The paper enjoyed a period of considerable commercial and journalistic success in the 1980s, employing some of the most inventive writers in old Fleet Street, including the diarist and feature writer, Paul Callan and his protégé, the gossip columnist Nigel Dempster. In 1982, a Sunday title, the Mail on Sunday was launched (the Sunday Mail was already the name of a newspaper in Scotland, owned by the Mirror Group.) There are Scottish editions of both the Daily Mail and Mail on Sunday, with different articles and columnists.
Since 2005, the publisher of the Mail, the Daily Mail and General Trust, has been a FTSE 100 company and the paper has a circulation of more than two million, giving it one of the largest circulations of any English language daily newspaper, and the twelfth highest of any newspaper.
It officially entered the Irish market with the launch of a local version of the paper on February 6, 2006; free copies of the paper were distributed on that day in some locations to publicize the launch. Its masthead differs from that of UK versions by having a green rectangle with the word "IRISH," instead of the Royal Arms. The new dedicated Irish version comprises stories of Irish interest alongside content from the UK version. The Irish edition had a circulation of 55,311 for July 2006.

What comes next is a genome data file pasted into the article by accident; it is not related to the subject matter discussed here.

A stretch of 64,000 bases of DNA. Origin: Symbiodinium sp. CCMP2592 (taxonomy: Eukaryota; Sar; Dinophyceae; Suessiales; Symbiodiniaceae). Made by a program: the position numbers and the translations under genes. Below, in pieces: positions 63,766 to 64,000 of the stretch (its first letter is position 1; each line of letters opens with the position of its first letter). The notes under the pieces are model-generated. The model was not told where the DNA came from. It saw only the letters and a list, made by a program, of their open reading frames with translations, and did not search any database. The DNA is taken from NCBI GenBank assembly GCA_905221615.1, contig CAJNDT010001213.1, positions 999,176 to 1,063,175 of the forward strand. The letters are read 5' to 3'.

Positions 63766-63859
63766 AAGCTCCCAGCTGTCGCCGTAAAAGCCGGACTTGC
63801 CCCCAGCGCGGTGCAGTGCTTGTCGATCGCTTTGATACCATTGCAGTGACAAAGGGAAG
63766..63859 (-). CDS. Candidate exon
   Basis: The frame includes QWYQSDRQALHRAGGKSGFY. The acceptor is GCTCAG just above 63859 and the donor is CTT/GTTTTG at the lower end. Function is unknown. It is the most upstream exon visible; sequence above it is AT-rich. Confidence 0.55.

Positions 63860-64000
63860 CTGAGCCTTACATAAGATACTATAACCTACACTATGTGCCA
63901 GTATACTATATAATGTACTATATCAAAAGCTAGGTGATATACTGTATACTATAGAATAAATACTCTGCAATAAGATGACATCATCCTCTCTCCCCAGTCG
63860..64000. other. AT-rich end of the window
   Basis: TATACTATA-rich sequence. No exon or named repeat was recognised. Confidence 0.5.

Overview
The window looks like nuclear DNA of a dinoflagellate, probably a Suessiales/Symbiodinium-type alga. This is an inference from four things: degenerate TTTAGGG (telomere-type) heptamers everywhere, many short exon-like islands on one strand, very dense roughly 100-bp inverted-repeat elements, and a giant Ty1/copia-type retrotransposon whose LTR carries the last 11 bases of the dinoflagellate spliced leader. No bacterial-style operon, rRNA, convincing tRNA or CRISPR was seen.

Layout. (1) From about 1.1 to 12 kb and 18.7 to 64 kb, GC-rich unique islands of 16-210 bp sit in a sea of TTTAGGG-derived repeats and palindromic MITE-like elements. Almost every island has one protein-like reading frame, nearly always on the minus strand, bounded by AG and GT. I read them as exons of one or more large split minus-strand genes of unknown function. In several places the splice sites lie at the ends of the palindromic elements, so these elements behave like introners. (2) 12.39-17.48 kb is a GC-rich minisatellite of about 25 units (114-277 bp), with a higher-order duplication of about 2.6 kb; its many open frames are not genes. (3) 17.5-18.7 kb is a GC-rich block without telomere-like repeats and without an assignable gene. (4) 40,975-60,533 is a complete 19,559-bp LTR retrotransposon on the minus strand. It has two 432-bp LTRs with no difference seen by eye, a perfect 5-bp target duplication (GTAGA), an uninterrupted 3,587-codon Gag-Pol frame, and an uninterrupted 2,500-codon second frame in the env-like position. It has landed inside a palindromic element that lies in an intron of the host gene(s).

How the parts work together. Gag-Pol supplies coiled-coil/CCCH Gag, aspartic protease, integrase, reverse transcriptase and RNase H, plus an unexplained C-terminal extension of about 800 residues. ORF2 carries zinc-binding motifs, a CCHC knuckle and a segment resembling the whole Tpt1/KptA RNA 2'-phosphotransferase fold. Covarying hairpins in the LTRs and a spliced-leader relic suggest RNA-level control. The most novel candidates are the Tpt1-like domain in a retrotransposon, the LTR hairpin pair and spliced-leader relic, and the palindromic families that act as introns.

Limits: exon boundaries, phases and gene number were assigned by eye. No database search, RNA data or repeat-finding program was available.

The Daily Mail considers itself to be the voice of "Middle England," speaking up for the "small-c" conservative values and against what it sees as a liberal establishment. It generally takes an anti-European, anti-immigration, anti-abortion view, and is correspondingly "pro-family," pro-tax cuts, and pro-monarchy, as well as advocating stricter punishments for crime. The paper is generally critical of the BBC, which it perceives as being biased to the left politically, but it is less unequivocally supportive of deregulation and commercial broadcasting than more downmarket papers, such as The Sun, and supports a return to a somewhat nostalgic idea of what the BBC once was in a way that The Sun generally does not.
In common with many of its left-wing critics, it has strongly opposed the growing of genetically modified crops in the United Kingdom. The editorial board is frequently critical of the Labour Party and endorses the Conservative Party in elections.
On Middle East issues, the Mail is generally pro-Israel, although it has expressed doubts about the Iraq war, and in 2004, Michael Gove wrote a piece in The Times accusing the Mail of allying itself with the anti-war Left.
Not often called to task for its less than objective reporting, when facing government scrutiny of its practices in 2004, editor Paul Dacre claimed that the Mail obeys the first clause of the press code—that they should not publish inaccurate, misleading, or distorted material—and has no responsibility for collapse in civic trust.